That well may be the case, as at the risk of repeating it is a matter of underscoring the fact that tourists go to the places where there are no troubles. The troubles and tourism stand at odds with each other. Should it be recalled that last year when the landslides started hitting Himachal Pradesh , tourists abandoned the state.
And it is also a fact that terrorism and tourism don’t go together. Kashmir, unfortunately, owing to various factors has been clubbed with terrorism for many years.
So when the number of tourists is counted, it automatically denotes that there is a big confidence among the people to visit the place which they were afraid to visit before.
Certain aspects need to be taken up front before drawing conclusions. There are many stakeholders in economic activity. Those visiting the Valley, like all other tourist places in the country and elsewhere in the world, spend money on their stay, transport and shopping.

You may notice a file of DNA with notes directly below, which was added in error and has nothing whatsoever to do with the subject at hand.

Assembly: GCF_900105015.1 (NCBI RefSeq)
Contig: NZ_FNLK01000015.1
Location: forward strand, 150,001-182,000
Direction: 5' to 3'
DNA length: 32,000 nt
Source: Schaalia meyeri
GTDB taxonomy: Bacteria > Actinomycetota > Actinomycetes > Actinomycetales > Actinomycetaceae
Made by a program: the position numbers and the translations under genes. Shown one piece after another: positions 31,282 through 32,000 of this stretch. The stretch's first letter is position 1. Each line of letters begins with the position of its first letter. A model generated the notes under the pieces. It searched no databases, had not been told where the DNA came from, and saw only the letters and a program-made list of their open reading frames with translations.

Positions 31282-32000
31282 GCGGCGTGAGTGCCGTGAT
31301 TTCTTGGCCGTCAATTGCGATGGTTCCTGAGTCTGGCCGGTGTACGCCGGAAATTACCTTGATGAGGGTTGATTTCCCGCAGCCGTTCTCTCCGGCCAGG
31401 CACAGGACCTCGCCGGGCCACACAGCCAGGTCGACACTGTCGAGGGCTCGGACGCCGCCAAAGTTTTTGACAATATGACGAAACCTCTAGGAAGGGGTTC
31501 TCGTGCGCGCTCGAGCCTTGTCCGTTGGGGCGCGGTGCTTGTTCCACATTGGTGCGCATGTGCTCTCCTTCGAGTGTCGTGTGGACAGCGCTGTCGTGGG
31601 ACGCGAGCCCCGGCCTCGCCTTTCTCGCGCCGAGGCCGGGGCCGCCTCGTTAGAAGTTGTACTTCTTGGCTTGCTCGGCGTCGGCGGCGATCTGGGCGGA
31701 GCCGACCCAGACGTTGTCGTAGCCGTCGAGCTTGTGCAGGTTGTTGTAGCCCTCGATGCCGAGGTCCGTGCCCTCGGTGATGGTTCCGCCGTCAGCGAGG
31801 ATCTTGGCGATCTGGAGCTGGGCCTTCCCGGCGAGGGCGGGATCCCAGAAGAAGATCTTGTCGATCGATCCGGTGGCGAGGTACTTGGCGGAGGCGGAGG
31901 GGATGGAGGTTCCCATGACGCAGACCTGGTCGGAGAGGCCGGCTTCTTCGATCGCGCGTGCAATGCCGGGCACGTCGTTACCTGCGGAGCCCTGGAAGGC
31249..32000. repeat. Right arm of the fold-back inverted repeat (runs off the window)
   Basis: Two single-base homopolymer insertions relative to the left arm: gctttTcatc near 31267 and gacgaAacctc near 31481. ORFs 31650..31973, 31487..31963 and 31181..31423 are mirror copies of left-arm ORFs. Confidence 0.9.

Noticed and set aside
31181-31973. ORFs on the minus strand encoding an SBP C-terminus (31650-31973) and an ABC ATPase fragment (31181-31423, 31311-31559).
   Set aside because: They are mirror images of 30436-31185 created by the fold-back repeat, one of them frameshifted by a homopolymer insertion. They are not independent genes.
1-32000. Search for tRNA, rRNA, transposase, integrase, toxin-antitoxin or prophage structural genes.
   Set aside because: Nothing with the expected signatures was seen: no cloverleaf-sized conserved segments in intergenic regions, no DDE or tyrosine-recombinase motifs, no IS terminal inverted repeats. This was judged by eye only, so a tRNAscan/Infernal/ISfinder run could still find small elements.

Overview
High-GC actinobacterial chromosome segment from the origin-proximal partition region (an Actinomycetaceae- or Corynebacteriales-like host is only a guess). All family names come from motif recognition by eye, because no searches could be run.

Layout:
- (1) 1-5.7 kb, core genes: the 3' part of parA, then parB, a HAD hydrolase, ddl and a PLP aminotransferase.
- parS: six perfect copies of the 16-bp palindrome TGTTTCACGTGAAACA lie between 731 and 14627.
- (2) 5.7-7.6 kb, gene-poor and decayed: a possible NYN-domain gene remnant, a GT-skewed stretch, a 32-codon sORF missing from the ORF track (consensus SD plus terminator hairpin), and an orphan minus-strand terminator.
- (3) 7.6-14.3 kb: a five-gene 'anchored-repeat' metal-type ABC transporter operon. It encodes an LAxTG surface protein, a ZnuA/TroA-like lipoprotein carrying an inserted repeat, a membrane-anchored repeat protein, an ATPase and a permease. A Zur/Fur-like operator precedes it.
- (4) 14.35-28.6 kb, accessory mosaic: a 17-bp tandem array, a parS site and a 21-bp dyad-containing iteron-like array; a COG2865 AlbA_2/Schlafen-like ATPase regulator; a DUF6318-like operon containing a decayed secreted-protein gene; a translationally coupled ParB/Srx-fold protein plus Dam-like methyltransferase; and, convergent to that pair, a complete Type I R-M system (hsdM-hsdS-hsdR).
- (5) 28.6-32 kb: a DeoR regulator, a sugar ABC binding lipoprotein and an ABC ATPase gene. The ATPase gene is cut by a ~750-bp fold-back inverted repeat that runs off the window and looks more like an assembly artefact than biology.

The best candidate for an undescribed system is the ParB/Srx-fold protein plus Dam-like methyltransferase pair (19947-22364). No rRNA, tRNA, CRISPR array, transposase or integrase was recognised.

So, why valley is an exception? Tourists had deserted the Valley in 1990s when high-level of violence swept across the place and the newspaper headlines ( mercifully screaming TV anchors were not there in those days) were full of the stories of killings, massacres, shootouts, encounters, abductions and Kashmir becoming a haunted place at regular intervals. Now when tourists have returned to the Valley in large numbers, the optics have changed. This change, it should be credited to the atmosphere that has emerged in the valley in the recent months.
Again, it is a matter of understanding that overplaying of anything in Kashmir can change anytime. The cold-blooded murder of Rahul Bhat, a Kashmiri Pandit employee in Chadoora, Budgam on May 12 changed the narrative. Suddenly, read with the killing of policemen, Rahul Bhat’s murder and attack on a wineshop in Baramulla, the focus was split.
Any murder in any other tourist place in the country would not have had so much impact. That would have been treated as a routine criminal activity, but in J&K, the dimensions of even one odd incident, has wider ramifications.